Candidates criticise NLAT for being ‘exclusionary’

Hellen Wadman

‘Those from lower socio-economic backgrounds do not have access to devices or other specifications listed by the university’ After the National Law School of India University (NLSIU) announced the technical specifications for the online home-based National Law Aptitude Test (NLAT), candidates pointed out that the test was ‘extremely exclusionary’ as […]

‘Those from lower socio-economic backgrounds do not have access to devices or other specifications listed by the university’

After the National Law School of India University (NLSIU) announced the technical specifications for the online home-based National Law Aptitude Test (NLAT), candidates pointed out that the test was ‘extremely exclusionary’ as they need access to laptops, webcams and reliable Internet connectivity. Without these, aspirants from lower economic and disadvantaged backgrounds will not have the opportunity to apply for a seat in India’s premier law school. Following this criticism, NLSIU said that they were trying to relax some of the specifications.

After conducting a survey, an NLSIU student found that at least 290 students had expressed difficulty in appearing for the test as they would be unable to meet the university’s technical specifications. Many students who live in remote areas said it would be difficult for them to access the Internet at the speed that is mandated.

A candidate who resides in Hiranagar in Kathua district in Jammu, said, “We do not have stable Internet in our locality. If the signal drops, or if there is any technical glitch, my one year’s preparation will be in vain,” he said.

The university had specified that students will need laptops or desktops that run on Windows 7 or above, though Windows 10 is recommended. The devices have to be attached to webcams with a minimum resolution of 640×480 and an integrated microphone. The examination system will not run on any other operating systems, such as Mac OS, Linux, etc. Candidates need access to a minimum Internet bandwidth speed of 1 MBPS. The university will not be responsible for any connectivity issues or failure of Internet connection during the examination.

Relaxing specifications

Later in the day, NLSIU on their website stated that they were working closely with the vendors engaged with NLAT 2020 to explore options that reduce the Internet bandwidth requirement for the test to 512 kbps.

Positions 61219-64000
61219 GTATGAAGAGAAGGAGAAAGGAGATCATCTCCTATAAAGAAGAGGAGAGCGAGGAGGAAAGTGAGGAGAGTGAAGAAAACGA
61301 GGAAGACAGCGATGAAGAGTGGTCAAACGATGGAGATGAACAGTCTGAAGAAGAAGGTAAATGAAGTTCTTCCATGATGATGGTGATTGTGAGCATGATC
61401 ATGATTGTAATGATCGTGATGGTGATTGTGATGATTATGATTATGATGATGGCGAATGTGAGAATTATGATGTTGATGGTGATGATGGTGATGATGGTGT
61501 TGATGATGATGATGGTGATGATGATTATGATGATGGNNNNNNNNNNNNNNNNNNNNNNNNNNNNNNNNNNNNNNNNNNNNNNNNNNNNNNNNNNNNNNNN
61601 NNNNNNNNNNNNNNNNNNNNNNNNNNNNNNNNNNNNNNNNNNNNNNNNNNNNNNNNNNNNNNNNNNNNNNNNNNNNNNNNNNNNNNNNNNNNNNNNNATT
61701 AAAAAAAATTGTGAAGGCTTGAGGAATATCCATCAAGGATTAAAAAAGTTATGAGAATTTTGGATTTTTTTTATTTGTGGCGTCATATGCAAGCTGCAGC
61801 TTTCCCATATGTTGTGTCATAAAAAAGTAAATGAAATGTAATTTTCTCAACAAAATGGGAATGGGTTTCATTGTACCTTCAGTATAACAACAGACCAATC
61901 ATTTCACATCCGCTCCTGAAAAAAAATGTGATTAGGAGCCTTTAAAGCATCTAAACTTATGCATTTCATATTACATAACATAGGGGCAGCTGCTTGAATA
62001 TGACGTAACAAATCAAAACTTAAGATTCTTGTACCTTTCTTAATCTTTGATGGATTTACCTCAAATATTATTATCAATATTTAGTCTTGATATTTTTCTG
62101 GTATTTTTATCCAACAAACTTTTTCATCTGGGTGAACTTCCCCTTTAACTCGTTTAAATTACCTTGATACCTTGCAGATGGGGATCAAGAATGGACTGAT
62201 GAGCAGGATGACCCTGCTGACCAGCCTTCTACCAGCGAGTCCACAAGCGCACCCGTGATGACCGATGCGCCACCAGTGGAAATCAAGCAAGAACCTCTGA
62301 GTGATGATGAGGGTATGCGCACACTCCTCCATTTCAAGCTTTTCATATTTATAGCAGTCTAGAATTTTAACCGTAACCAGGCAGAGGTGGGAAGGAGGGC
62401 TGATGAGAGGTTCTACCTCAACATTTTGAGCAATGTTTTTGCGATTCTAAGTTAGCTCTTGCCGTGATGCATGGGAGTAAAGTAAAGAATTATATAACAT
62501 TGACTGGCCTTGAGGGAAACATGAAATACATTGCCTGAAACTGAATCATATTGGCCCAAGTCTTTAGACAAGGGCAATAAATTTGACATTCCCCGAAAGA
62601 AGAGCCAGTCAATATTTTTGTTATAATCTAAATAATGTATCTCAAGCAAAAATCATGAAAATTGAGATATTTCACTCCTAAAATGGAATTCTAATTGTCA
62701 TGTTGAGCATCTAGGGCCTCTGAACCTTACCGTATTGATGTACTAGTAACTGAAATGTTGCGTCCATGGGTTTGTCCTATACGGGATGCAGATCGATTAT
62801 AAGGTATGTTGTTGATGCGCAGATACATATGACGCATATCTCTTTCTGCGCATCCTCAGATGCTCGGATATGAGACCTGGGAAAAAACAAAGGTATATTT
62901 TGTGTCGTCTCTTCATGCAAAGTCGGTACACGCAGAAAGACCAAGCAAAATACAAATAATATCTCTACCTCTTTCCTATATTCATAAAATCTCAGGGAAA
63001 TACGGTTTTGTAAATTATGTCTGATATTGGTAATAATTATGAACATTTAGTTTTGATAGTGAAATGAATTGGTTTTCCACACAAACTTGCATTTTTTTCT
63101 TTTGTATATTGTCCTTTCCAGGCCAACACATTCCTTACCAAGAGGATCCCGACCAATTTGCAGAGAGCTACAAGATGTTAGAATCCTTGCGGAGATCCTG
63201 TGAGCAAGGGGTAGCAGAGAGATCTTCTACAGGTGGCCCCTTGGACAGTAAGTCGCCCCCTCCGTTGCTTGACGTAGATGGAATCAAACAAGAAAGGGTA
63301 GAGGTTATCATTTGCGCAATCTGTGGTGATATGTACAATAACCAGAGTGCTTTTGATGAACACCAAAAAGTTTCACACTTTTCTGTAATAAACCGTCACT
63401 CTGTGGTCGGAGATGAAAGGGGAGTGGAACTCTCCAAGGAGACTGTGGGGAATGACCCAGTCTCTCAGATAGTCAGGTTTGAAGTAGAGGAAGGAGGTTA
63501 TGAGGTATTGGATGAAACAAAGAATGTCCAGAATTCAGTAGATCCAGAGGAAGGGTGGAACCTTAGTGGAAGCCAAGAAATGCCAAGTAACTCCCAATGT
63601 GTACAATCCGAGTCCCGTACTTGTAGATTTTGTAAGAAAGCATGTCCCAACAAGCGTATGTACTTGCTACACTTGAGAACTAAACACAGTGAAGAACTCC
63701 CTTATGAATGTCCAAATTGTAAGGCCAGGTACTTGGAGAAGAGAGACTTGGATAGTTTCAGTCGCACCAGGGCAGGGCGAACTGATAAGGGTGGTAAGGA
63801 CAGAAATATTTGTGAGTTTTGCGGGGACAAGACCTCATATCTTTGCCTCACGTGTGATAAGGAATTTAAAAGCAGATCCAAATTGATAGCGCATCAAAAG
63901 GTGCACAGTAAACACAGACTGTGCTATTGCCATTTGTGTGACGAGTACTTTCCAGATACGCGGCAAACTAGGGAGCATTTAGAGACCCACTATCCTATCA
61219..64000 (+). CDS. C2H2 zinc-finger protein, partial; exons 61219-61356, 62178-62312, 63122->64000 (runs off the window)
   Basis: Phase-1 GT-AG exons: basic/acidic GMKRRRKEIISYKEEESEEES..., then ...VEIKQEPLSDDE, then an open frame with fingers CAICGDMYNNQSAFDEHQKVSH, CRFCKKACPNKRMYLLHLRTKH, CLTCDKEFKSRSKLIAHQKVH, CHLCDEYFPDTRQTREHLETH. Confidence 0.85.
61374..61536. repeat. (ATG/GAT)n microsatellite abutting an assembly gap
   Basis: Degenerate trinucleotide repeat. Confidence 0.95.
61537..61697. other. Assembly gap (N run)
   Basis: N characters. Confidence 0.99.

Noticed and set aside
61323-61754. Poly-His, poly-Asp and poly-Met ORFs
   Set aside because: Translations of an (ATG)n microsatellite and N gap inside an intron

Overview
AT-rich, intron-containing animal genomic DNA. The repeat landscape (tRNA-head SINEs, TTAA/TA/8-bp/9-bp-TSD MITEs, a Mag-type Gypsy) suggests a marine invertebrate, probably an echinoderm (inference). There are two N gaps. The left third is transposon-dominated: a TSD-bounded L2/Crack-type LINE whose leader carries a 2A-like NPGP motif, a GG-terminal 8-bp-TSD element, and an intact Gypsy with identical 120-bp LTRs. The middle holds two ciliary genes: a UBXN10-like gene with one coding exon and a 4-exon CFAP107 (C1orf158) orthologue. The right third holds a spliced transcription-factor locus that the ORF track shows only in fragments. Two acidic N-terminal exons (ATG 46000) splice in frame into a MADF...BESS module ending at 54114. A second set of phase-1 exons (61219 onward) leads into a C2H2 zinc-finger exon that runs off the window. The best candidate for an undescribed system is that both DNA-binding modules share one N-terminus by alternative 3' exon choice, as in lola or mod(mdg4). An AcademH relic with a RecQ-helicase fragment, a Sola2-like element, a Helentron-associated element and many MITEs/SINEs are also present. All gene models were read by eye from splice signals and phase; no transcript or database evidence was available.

“Further, we are also making an effort to ensure the NLAT 2020 is accessible to candidates using Mac OS as well as Linux computers in addition to Windows computers, and that the NLAT 2020 is accessible to candidates using Android mobile devices,” they said. They also said that they are preparing suitable modifications to the proctoring protocol for the NLAT 2020 to ensure these changes do not compromise test integrity in any manner.

Another candidate from Lucknow who applied for NLAT said his parents tried to arrange for a laptop, but were unable to find one that meets the specifications. He hopes to be able to take the test with the help of students from NLSIU.

Mock test

Although some students may get laptops on the day of the entrance examination, they said that they will be unable to take the mock test and will not be familiar with the pattern of NLAT.

Manavi Atri, lawyer, Alternative Law Forum, said the manner in which the NLAT will be conducted would ensure that students from privileged backgrounds get admitted into NLSIU. “It would deny meritorious students a chance to get into an institution – where diversity is already a matter of concern.”

Medical certificates

NSLIU on Monday said that those with visual impairments, cerebral palsy and locomotor disability (both arms affected) are entitled to avail the services of a scribe and will need to submit appropriate medical certificates.

Many candidates have decided to write both NLAT as well as the Common Law Admission Test (CLAT). The National Law Aptitude Test for entrance into NLSIU’s B.A. LLB and LLM programmes are slated to be held on September 12, while the CLAT which is the test for other 21 National Law Schools is slated to be held on September 28.

No staff participation

The National Law School of India University (NLSIU), in a press release issued late Sunday night, stated that no member of the university, including the Vice Chancellor or any staff will participate in CLAT 2020 “in any manner, administratively or otherwise.”

The move comes after the Consortium of the National Law Universities said that they had decided to divest the VC of his functions as the Secretary and Treasurer of the consortium. Responding to criticism by the consortium that conducting the NLAT would be violation of the byelaws, the university in the release said, “The university and its Vice Chancellor, have not violated the consortium byelaws,” the release said.

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